Vilsack got burned by firing a Black deputy at the Department after believing a recording manipulated by Breitbart that distorted her words. He has apologized repeatedly, but a lot of people have neither forgiven nor forgotten.

“There’s a very systemic problem of civil rights at the U.S.D.A., and Tom Vilsack is not the one to take on the issue and fix it,” said Lawrence Lucas, a former official at the agency who heads the group Justice for Black Farmers. “He was there eight years and didn’t fix it. So what makes us think he will fix it now?”

Probably, in part, to address these sorts of critiques on the Left, the Biden administration has appointed Dr. Jewel H. Bronaugh, Virginia commissioner of agriculture and consumer services, as Vilsack’s deputy. If confirmed, Bronaugh would be the first woman of color to serve as USDA deputy secretary.

The Right also criticizes Vilsack, as reflected in these comments from Reason Magazine:

“Vilsack exited the USDA in the waning days of the Obama administration to lead the U.S. Dairy Export Council, part of the government-created entity Dairy Management, which takes money from dairy farmers—via the absolutely awful mandatory dairy checkoff program—and spends it promoting the interests of America’s largest dairies.”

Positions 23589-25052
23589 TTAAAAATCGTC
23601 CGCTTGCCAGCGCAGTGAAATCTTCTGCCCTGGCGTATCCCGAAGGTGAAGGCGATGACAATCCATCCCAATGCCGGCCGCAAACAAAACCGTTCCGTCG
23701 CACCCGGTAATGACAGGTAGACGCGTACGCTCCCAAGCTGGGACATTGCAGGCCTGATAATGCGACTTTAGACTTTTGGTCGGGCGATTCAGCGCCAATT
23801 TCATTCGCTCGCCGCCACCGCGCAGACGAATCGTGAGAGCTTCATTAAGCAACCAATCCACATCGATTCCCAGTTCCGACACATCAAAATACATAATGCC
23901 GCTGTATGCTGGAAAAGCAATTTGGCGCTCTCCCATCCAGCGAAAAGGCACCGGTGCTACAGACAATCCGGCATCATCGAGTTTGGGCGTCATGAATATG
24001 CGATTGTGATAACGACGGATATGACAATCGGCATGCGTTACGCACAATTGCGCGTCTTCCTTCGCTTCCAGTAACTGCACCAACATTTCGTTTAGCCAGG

Criticism aside, Vilsack obviously has strong supporters, such as Art Cullen of the Storm Lake (Iowa) Times, who recently wrote that:

“Vilsack’s vision realizes our dream: sustainable agriculture building diverse rural communities, powering a clean energy system that revives our economy while saving the planet from extinction. A ‘fairly significant shift’ is occurring toward conservation agriculture that involves far more funding for existing mechanisms such as the Conservation Reserve Program and the Conservation Stewardship Program. He believes that he will have significant executive authority through the Commodity Credit Corporation and the latest Covid relief bill to fund efforts to build resiliency in natural resources and markets.